Not everything about ‘Twilight’ sparkles
Published: Monday, November 26, 2012
Updated: Monday, November 26, 2012 23:11
Before all you vampires out there bite me with your fangs, I would like to preface this by saying that this is my personal opinion. We are all entitled to our own opinion, with the exception of Bella Swan. She gets told what to do and gave the right to think on her own to a sparkling man.
With the recent premiere of “The Twilight Saga: Breaking Dawn - Part 2,” vampires and werewolves have become all the rage. Again. For the fifth time.
Why do people enjoy a book series in which a girl with the personality of a baked potato somehow has two part boy/part mythical creatures fawning over her? I do not understand, and I probably never will.
But, here is one thing I do understand. As a woman and a decent human being of the 21st century, the “Twilight” saga outrages me.
Let’s start from the beginning. A 17-year-old girl moves to a new town, and through vampire magic or whatever a 100-year-old sparkling man-creature named Edward is attracted to her. He must protect her. He watches her sleep through her window at night. Then there is a local werewolf boy named Jacob who fights the vampires. Edward goes away for a while and Bella goes into an emotional coma in which she stares out a window for three months. Then she goes back to Jacob and the wolf pack (because God forbid she doesn’t have a male to tell her what to do) but then dramatically jumps off a cliff and practically drowns because risking her life is the only way she can see visions of Edward. At some point she goes to Italy to save her beloved Edward but somehow ends up making a deal with the evil vampires to become one of them. Then Edward and Bella get married and have a vampire/human child who eats her way out of the womb and is magically born a full-grown toddler. When the child is around age six, Jacob imprints on her. That’s all I know because I refuse to spend a precious $10 on this final installment.
So, what’s the problem here, you ask? To start with, Edward is 100 and watches a young girl sleep at night through her window. Last time I checked, we described that as pedophilia. Also, he has to restrain himself from biting or killing her. Yet you people call this romance?
He is always saving her, implying that she is a helpless and feeble girl. And when he does save her, he never fails to make a comment about how she couldn’t survive without his help. I’m sorry, but if a sparkling boy tried to save me from anything I would probably laugh. But, oh wait, Bella can’t laugh because she has no personality and has been stripped of all normal human emotion. This also explains why she is played by Kristen Stewart.
For a brief period in “New Moon,” the second book in the saga, Edward goes away for several months to do something that vampires do, probably to drink blood or bedazzle himself. Anyway, Bella does nothing. She literally sits in front of a window. I understand the heartbreak and all, but snap out of it. Go hang out with your friends. Oh, that’s right, Bella has no friends because she alienated them all when she fell for that vampire.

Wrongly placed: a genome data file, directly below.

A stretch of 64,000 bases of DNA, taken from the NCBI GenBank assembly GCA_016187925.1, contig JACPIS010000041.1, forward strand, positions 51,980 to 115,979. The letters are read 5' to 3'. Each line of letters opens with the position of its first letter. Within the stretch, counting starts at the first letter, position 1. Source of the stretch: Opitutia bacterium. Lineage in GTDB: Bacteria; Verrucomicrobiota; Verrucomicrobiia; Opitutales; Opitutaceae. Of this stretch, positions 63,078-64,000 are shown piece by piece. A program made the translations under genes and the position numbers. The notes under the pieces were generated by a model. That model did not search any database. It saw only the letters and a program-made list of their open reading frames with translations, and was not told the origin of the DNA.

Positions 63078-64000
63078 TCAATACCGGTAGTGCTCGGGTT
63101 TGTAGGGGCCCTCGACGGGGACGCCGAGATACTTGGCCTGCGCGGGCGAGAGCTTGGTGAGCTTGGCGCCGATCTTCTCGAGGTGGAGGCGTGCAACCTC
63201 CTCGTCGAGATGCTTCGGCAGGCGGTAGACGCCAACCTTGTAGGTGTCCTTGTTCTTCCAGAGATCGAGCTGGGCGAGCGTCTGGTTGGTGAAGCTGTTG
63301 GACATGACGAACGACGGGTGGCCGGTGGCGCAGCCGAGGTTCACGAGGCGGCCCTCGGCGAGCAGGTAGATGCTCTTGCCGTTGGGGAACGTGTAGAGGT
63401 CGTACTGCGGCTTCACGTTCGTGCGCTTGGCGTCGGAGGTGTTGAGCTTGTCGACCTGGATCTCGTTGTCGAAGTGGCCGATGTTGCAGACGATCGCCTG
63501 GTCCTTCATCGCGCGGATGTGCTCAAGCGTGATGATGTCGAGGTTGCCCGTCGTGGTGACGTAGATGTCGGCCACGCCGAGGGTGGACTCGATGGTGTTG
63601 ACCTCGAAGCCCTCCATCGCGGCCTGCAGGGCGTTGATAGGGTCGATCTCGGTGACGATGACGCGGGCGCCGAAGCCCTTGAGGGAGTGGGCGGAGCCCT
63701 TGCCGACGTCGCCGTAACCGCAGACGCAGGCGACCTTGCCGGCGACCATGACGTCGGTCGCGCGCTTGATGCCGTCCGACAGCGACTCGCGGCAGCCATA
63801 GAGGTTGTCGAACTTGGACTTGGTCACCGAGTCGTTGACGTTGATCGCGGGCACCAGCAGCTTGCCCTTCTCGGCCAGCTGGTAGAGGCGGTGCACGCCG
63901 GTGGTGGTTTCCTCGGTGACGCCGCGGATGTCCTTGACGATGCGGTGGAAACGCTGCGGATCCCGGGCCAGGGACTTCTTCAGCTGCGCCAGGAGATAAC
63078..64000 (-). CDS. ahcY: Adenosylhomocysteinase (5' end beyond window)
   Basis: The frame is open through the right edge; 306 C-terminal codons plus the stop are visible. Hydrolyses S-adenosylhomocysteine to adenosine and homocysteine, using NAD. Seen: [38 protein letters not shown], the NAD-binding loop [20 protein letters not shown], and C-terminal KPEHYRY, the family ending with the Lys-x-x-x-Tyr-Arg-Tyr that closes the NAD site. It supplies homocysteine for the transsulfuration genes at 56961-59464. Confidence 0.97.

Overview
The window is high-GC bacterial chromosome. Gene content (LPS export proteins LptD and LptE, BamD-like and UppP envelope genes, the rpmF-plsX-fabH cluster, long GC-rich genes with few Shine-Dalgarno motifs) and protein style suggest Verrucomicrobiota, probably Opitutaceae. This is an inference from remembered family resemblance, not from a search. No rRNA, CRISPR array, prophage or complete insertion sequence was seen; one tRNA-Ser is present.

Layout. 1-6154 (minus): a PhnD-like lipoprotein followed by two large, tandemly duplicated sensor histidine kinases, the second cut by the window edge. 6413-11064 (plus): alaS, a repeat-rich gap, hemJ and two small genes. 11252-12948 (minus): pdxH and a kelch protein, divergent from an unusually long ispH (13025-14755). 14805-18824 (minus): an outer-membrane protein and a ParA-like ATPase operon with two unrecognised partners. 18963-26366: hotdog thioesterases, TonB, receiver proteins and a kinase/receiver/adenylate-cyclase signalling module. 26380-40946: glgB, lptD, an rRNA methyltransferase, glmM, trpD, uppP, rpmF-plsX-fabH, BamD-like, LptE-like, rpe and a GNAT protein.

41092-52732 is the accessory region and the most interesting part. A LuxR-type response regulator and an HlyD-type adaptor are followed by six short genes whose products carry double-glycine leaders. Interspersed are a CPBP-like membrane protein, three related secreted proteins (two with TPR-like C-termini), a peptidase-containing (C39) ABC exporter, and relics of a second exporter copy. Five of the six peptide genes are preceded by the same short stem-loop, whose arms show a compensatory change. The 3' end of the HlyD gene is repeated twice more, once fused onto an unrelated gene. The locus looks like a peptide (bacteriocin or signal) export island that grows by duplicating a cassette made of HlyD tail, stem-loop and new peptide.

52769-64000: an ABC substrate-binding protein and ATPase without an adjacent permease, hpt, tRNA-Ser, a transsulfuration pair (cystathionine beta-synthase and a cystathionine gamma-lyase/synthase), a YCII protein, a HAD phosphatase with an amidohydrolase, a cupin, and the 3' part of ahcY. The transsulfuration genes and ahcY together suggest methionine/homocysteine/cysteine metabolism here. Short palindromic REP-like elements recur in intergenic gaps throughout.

Also, while Edward is away, Bella can only have visions of him when she is doing something dangerous, such as fighting an evil vampire who looks like Bob Marley’s stunt double or jumping off a cliff. It appears that Bella is willing to kill herself just to have a brief glance at Edward while he is nowhere to be found. But it’s totally fine, because all of this is so romantic.
Basically, Bella is forever at the mercy of Edward. Sadly, millions of teenage girls and middle-aged mothers are too.
Bella is simply the epitome of weakness and male dependency. Women have fought to escape these descriptions, and one series, written for 13-year-old girls, has completely plastered on the labels.
There is a reason girls in our country are so obsessed with this series. They find themselves relating to Bella, or they make themselves relate to her. The author of the series created a protagonist (it kills me to have the word pro in a word that describes Bella) who had the willpower of a housewife in the 1950s, and strangely girls want to be like her. Young females have no knowledge of the battles women fought to overcome living like Bella. When all they see are women who are easily charmed by men, that’s what they want to be.
This message is not what we should be sending to young girls with developing minds. Stephenie Meyer, the author of this atrocity, knew what kind of girl to create that would draw in readers and audiences. Girls admire the personality and characteristics of Bella because she “gets the guy,” regardless of how much air her brain has the capacity to hold (it’s probably a whole lot, by the way). Edward Cullen is a somewhat twisted version of a knight in shining armor, every young girl’s dream guy. Plus, he’s a vampire, which is apparently attractive these days.
When younger girls see the way Bella pathetically acts, they assume that it’s the way to make a man fall in love with them. However, the “Twilight” saga promotes women sacrificing every portion of themselves for a man. It teaches girls to be unhealthily submissive, not to mention it is basically a guide for a girl to fall victim to a potentially abusive relationship.
In conclusion, if you ever think you’re doing well in life and need to be brought back down to earth, let me remind you of this: Bella Swan with her potato-like personality has two attractive boys chasing after her and you are single.
Thank you, America, for continuing to perpetuate this disgrace of a series.